Although Gnaoua music is successfully becoming aligned with other music from around the world, it is clear that it also has a crucial role in maintaining the identity of a group of people whose ancestors were mostly removed by force from their sub-Saharan homes generations ago. Although integrated within the Islamic faith, the culture identifies exclusively with Bilal, Mohammed’s first black follower, but has no other written covenant or history on which to structure its values and traditions. It is a role that its music assumes exclusively.

The Gnaoua is spiritual music, sacred, but to succeed and thrive it must become increasingly profane. There-in lies its dilemma. I began this description with the statement ‘Choosing between the sacred and the profane has always been problematic’; this is a choice facing not only visitors attending the Gnaoua festival but more importantly one its artists and musicians also have to make in order to preserve the integrity and exclusivity of their culture and to move forward in a modern world.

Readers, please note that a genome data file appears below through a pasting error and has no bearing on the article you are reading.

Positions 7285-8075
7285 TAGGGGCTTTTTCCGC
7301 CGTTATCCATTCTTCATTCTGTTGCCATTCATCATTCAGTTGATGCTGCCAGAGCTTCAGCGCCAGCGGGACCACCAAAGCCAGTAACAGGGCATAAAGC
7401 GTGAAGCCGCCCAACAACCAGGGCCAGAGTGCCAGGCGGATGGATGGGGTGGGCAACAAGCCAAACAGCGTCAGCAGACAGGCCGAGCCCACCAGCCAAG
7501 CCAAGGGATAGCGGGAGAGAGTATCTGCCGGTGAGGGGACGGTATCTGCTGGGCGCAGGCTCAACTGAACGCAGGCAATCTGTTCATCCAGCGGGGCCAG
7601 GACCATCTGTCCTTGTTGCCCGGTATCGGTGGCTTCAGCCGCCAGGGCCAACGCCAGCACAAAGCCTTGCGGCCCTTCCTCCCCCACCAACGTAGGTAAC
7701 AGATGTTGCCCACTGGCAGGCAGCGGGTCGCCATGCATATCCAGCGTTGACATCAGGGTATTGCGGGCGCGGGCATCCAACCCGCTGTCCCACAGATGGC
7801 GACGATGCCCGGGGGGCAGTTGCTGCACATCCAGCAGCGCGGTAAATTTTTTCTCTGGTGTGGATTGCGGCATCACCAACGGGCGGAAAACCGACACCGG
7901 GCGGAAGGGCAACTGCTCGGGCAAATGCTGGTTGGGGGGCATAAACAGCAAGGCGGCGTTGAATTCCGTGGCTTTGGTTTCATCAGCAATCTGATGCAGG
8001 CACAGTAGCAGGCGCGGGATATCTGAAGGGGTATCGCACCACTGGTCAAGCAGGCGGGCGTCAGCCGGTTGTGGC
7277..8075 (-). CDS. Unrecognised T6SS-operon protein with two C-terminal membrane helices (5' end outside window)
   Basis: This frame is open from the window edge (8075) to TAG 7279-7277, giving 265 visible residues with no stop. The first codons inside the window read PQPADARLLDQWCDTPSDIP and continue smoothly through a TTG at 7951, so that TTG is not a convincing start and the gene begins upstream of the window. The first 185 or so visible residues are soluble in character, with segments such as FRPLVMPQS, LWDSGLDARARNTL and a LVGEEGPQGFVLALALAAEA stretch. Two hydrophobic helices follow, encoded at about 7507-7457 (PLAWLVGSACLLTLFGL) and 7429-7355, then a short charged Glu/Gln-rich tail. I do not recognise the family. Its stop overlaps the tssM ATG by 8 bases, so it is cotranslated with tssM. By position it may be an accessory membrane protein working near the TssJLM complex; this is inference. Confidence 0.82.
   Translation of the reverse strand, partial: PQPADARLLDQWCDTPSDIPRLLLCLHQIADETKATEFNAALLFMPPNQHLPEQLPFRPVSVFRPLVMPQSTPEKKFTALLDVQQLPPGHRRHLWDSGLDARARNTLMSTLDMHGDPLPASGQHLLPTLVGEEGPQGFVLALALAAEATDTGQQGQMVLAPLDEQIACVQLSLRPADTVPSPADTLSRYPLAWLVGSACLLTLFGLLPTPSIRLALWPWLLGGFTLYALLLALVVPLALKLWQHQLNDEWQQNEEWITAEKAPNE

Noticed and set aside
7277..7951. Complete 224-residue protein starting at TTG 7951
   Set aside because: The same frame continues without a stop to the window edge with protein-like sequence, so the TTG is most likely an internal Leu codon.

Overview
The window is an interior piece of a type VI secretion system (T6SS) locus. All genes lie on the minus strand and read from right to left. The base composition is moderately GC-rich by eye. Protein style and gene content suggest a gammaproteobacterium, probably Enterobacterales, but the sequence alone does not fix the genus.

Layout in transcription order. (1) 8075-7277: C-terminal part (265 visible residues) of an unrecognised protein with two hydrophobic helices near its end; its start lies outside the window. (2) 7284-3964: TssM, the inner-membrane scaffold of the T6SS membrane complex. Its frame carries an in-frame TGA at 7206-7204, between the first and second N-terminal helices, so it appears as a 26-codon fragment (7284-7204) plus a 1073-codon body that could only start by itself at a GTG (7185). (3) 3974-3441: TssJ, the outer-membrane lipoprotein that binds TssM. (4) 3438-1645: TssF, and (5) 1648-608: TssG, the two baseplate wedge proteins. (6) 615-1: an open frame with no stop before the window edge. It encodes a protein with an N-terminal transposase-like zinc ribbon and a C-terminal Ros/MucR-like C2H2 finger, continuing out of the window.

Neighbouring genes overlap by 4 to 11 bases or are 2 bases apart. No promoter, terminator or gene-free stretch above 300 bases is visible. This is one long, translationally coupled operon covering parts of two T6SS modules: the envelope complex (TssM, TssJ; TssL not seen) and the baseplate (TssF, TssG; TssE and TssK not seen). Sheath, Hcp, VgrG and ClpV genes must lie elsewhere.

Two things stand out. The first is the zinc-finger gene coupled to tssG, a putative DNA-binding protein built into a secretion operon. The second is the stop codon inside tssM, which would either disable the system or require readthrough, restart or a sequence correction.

References :
Deborah Kapchan Creating Musical History in Images

Aomar Boum”Sacred Week”: Re-experiencing Jewish-Muslim Co-existence in Urban Moroccan Space.